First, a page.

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Box of Browsers

by James E. Clemens II

One of the most widely used programs installed on your machine is the Web Browser, yet it is often overlooked. In fact, many computer users do not even know what a web browser is.

Every time you surf the web, you use a nifty, little (but complex) program called a web browser. They come in different colors and styles, most are loaded with features that are customizable, yet all web browsers come with a few concerns: privacy & security.

If you have spent any time online, you probably have used the ever so popular Internet Explorer (the blue e on your desktop) by Microsoft. Or maybe you're part of the crowd that felt IE was insecure, so you jumped ship to Firefox. And just maybe, your one of the elite thinkers that have harnessed the powers of Opera. Regardless of the brand, web browsers have been hard at work for you, bringing you every article you are reading. 

Stay tuned for some serious studies of web browsers. Not only will we discuss the top five, but we are going to break down the history of web browsers and bring you an all inclusive listing of web browsers! If you haven't tried a new web browser lately, you may want to give one a spin. Or try adding some new features to your current one.

Either way, it is possible to completely change your online experience by changing your web browser! 



Internet Traces

Click the button below to view all of the personal information given out to every web site you visit. Of the many items listed for you to be concerned about: your IP address should be the biggest!

Whenever a device connects to the internet, it is assigned an address so it can send and receive data. This address is called an IP (internet protocol) address. There are two type of IP addresses - one that is stuck to your machine (static) and the one that is stuck to your connection (dynamic) and given out by your ISP (internet service provider) each time you connect from a pool of many IP addresses. 

While they both will get you online, a static address opens up many security and privacy issues. By choice you should demand to have a dynamic IP address.

To find out what type of IP address you currently have, click the button below and write down the IP address and then the next time you go offline and then reconnect back online (this is the only time your dynamic address would change), stop back by and compare the two addresses.



Here are a few browsers that are currently in use.
















All of these browsers feature:

  • Modern web page compatibility with: HTML, CSS, SSL, JavaScript, and more.

  • active content support such as Plug-ins, Java, and more.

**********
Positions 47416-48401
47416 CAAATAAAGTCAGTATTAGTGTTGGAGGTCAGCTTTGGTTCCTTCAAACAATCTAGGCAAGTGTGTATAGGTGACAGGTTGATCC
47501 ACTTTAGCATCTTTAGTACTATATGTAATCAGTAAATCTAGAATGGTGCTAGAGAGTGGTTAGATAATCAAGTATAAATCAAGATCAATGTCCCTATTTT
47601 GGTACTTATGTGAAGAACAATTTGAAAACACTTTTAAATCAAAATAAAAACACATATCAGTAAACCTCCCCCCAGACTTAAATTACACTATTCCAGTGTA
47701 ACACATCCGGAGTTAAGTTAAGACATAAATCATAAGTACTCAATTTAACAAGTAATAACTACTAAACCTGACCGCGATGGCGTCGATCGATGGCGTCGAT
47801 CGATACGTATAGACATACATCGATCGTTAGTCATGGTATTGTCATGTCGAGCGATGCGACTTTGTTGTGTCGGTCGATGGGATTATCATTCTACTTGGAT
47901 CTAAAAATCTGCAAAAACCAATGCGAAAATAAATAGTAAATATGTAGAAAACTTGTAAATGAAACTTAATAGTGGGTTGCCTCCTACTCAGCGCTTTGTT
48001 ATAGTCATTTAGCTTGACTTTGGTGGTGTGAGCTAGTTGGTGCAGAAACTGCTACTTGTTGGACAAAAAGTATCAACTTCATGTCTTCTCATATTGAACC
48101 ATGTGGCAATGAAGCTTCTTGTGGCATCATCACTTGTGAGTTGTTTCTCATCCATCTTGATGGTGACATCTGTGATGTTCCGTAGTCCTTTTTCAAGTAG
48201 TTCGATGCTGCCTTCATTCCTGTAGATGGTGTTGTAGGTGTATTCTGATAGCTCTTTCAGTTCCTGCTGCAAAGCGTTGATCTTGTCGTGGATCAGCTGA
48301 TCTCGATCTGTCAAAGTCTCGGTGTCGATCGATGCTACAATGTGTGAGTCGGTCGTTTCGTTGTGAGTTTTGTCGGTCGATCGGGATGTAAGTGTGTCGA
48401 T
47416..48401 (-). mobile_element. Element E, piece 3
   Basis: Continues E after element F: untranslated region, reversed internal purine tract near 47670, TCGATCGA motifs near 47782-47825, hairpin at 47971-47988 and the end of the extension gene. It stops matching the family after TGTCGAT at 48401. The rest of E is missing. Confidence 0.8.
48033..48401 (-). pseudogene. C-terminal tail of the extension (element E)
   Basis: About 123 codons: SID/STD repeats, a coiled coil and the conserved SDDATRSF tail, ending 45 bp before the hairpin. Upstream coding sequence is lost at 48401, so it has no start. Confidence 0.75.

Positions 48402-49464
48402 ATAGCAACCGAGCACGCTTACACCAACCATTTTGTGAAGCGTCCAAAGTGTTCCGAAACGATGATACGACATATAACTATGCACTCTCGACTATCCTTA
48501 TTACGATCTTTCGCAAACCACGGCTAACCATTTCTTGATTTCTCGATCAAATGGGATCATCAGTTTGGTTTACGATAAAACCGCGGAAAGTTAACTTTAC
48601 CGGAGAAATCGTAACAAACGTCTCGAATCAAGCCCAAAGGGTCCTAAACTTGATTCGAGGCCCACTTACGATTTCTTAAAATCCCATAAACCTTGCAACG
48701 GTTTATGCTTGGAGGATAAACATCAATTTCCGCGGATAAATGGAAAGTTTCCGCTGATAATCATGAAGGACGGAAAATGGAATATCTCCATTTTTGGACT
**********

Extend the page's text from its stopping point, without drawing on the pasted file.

•  Integrated Search bars.

  • Tabbed browsing feature.

  • Cookies - support & management.

  • Ad blocking and/or pop-up blocking features.

  • Download Managers.


A collection of alternative web browsers can be found at the W3 or World Wide Web Consortium, as some like to refer to them as.


Are there accessibility guidelines for web browsers?

Printable Version

Article ID: 154
General Topic(s): Web-based Information and Applications

by University of Washington

Web browsers fall under the category user agent, which the World Wide Web Consortium (W3C®) has defined as follows:

Any software that retrieves and renders web content for users. This may include web browsers, media players, plug-ins, and other programs—including assistive technologies—that help in retrieving and rendering web content.

In order for web content to be accessible, web content designers must design accessible content, and user agents must be able to deliver that content in an accessible way. The W3C, through its Web Accessibility Initiative (WAI™), has developed guidelines for both parties. Guidelines for designers include the Web Content Accessibility Guidelines and XML Accessibility Guidelines. Guidelines for user agents are the User Agent Accessibility Guidelines (UAAG). A user agent that conforms to these guidelines will promote accessibility through its own user interface and through other internal facilities, including its ability to communicate with other technologies (especially assistive technologies). Furthermore, all users, not just users with disabilities, are expected to find conforming user agents to be more usable. Below are the twelve guidelines contained within UAAG 1.0:

  1. Support input and output device-independence
  2. Ensure user access to all content
  3. Allow configuration not to render some content that may reduce accessibility
  4. Ensure user control of rendering
  5. Ensure user control of user interface behavior
  6. Implement interoperable application programming interfaces
  7. Observe operating environment conventions
  8. Implement specifications that benefit accessibility
  9. Provide navigation mechanisms
  10. Orient the user
  11. Allow configuration and customization
  12. Provide accessible user agent documentation and help

The following AccessIT Knowledge Base articles may also be of interest:

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